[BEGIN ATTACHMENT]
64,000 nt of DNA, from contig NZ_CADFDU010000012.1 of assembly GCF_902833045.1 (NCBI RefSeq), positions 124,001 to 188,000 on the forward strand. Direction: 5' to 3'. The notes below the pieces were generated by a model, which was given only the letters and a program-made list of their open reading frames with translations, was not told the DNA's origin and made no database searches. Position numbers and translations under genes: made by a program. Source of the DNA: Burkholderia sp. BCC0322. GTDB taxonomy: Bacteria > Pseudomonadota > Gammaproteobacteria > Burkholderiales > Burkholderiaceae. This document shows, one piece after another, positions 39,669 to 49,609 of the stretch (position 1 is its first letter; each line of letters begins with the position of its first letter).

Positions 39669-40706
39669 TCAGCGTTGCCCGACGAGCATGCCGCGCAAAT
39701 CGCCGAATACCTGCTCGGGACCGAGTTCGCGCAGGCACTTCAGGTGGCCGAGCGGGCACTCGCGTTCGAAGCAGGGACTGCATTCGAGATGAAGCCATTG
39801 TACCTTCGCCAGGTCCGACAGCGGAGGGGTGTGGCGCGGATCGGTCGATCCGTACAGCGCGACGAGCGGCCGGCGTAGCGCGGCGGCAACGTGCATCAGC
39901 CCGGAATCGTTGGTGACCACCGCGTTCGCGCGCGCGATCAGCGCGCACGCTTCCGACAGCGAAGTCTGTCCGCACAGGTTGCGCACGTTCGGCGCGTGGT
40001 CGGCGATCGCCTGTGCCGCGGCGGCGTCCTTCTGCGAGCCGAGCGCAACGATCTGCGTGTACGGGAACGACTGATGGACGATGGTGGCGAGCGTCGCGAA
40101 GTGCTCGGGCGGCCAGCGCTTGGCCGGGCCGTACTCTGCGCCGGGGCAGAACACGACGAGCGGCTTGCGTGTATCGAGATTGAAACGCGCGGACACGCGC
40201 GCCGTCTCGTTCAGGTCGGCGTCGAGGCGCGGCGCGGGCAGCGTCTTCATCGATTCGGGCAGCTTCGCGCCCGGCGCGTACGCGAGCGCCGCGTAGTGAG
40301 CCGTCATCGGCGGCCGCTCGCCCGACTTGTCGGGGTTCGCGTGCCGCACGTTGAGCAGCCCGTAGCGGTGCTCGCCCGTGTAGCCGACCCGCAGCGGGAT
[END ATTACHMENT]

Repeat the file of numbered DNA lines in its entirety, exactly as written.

64,000 nt of DNA, from contig NZ_CADFDU010000012.1 of assembly GCF_902833045.1 (NCBI RefSeq), positions 124,001 to 188,000 on the forward strand. Direction: 5' to 3'. The notes below the pieces were generated by a model, which was given only the letters and a program-made list of their open reading frames with translations, was not told the DNA's origin and made no database searches. Position numbers and translations under genes: made by a program. Source of the DNA: Burkholderia sp. BCC0322. GTDB taxonomy: Bacteria > Pseudomonadota > Gammaproteobacteria > Burkholderiales > Burkholderiaceae. This document shows, one piece after another, positions 39,669 to 49,609 of the stretch (position 1 is its first letter; each line of letters begins with the position of its first letter).

Positions 39669-40706
39669 TCAGCGTTGCCCGACGAGCATGCCGCGCAAAT
39701 CGCCGAATACCTGCTCGGGACCGAGTTCGCGCAGGCACTTCAGGTGGCCGAGCGGGCACTCGCGTTCGAAGCAGGGACTGCATTCGAGATGAAGCCATTG
39801 TACCTTCGCCAGGTCCGACAGCGGAGGGGTGTGGCGCGGATCGGTCGATCCGTACAGCGCGACGAGCGGCCGGCGTAGCGCGGCGGCAACGTGCATCAGC
39901 CCGGAATCGTTGGTGACCACCGCGTTCGCGCGCGCGATCAGCGCGCACGCTTCCGACAGCGAAGTCTGTCCGCACAGGTTGCGCACGTTCGGCGCGTGGT
40001 CGGCGATCGCCTGTGCCGCGGCGGCGTCCTTCTGCGAGCCGAGCGCAACGATCTGCGTGTACGGGAACGACTGATGGACGATGGTGGCGAGCGTCGCGAA
40101 GTGCTCGGGCGGCCAGCGCTTGGCCGGGCCGTACTCTGCGCCGGGGCAGAACACGACGAGCGGCTTGCGTGTATCGAGATTGAAACGCGCGGACACGCGC
40201 GCCGTCTCGTTCAGGTCGGCGTCGAGGCGCGGCGCGGGCAGCGTCTTCATCGATTCGGGCAGCTTCGCGCCCGGCGCGTACGCGAGCGCCGCGTAGTGAG
40301 CCGTCATCGGCGGCCGCTCGCCCGACTTGTCGGGGTTCGCGTGCCGCACGTTGAGCAGCCCGTAGCGGTGCTCGCCCGTGTAGCCGACCCGCAGCGGGAT